Frequently Asked Questions

Here are some frequently asked questions about visas and immigration to Australia.

Who can certify my original documents?

Australian Registered Migration Agents can certify your original documents. Other persons who can certify documents include Public Notaries, Magistrates, Justices of the Peace, Commissioners of Declarations, Commissioners of Affidavits, solicitors, and medical doctors. The people authorised to verify documents, may vary from country to country. Photocopies or faced copies of certified documents are not acceptable.

Where can I have my medical done?

The level of medicals required varies from country to country. Medicals needs to be conducted by a panel doctor or radiologist (if an x-ray is require) who has been appointed by the Australian Government to perform medical examinations on visa applicants outside of Australia.

Do I need to obtain a police clearance?

Yes, in most instances you will be required to provide police clearances for every country you have lived in for 12 months or more in the past 10 years. Active Migration Australia (AMA) agents can advise you on how this can be done in your country of origin.

Do I need my documents translated into English, and if so, who can do this for me?

Documents in languages other than English must be accompanied by an accurate English translation of each document. If documents are being translated outside of Australia, the services of a Registered Translating Service in that country must be used. If documents are being translated in Australia, this must be done by a translator who is accredited by the National Accreditation Authority for Translations and Interpreters (NAATI).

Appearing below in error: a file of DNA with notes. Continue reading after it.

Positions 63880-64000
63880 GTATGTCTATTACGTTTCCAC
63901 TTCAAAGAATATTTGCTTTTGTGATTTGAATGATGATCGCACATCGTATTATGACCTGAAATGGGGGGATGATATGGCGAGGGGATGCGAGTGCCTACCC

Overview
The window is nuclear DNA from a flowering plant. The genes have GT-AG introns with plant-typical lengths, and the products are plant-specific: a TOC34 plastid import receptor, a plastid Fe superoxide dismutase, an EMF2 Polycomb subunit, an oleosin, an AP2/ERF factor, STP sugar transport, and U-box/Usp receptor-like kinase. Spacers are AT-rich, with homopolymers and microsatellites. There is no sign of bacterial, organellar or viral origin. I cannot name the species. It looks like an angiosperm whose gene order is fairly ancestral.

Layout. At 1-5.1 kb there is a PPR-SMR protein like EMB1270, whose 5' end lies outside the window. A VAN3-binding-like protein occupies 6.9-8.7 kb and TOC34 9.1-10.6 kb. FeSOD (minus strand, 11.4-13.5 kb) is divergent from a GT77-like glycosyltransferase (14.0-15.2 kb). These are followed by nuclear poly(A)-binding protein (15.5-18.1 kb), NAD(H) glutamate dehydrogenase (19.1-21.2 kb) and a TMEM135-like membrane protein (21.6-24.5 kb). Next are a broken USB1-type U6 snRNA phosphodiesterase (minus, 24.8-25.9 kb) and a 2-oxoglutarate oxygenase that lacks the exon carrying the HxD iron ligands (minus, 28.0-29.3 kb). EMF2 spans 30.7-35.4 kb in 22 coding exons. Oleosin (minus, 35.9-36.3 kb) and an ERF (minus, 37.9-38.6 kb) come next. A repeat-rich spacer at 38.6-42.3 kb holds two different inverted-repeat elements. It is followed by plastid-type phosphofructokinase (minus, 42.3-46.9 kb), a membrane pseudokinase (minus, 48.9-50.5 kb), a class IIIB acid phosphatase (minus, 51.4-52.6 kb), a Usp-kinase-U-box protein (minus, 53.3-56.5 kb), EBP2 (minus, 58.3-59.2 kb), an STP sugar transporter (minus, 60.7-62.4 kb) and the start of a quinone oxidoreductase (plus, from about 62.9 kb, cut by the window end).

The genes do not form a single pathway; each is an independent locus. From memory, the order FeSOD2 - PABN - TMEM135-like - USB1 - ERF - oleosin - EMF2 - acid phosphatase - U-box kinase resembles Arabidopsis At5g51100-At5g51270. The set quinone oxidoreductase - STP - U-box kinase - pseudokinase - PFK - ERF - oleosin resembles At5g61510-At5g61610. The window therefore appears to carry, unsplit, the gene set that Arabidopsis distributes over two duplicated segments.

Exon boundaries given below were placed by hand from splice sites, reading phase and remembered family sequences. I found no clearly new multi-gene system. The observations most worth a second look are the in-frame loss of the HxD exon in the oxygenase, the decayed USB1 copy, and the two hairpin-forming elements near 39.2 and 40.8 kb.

What is meant by the term an eligible New Zealand Citizen?

For sponsorship purposes, an 'eligible New Zealand citizen' is a person who held a Special Category Visa (SCV) on 26 February 2001; or held an SVC for at least one year in the two years preceding that date; or has a certificate, issued under the Social Security Act in 1991, that states that the New Zealand citizen was, for the purposes of that Act, residing in Australia on a particular date. For an eligible New Zealand citizen to be a sponsor, they must meet health and character requirements.

How soon can I get in?

All depends under which type of visa you are applying for migration. Nobody gets a visa overnight - these things invariably take time. Each application is unique and a time estimate can only be determined once an AMA agent has done a personal assessment.

Does age matter?

Yes, but a lot depends on personal circumstances and the type of visa you apply under.

Are my children included under my visa?

If they are still under your roof and dependent on you, they will be included on your visa. Married / Independent children will not qualify under your visa.

Can I be granted my Migrant Visa while I am still in Australia?

No. You must be outside Australia before we can grant you the migrant visa. You must depart Australia for your visa to be granted and evidenced in your passport. You do not need to return to the country where the application was lodged.

If I am approved, how long do I have before I must travel to Australia?

The initial entry date (stated on your visa) is the date by which you must travel to Australia on your visa. This date is calculated based on the validity of your health and character clearances. These clearances are usually only valid for 12 months.

If you (and any members of your family included in your application) do not enter Australia by the initial entry date, you will breached a condition of your visa and consideration will be given to cancelling your visa.

If this has not answered your question, please do not hesitate to contact Active Migration Australia.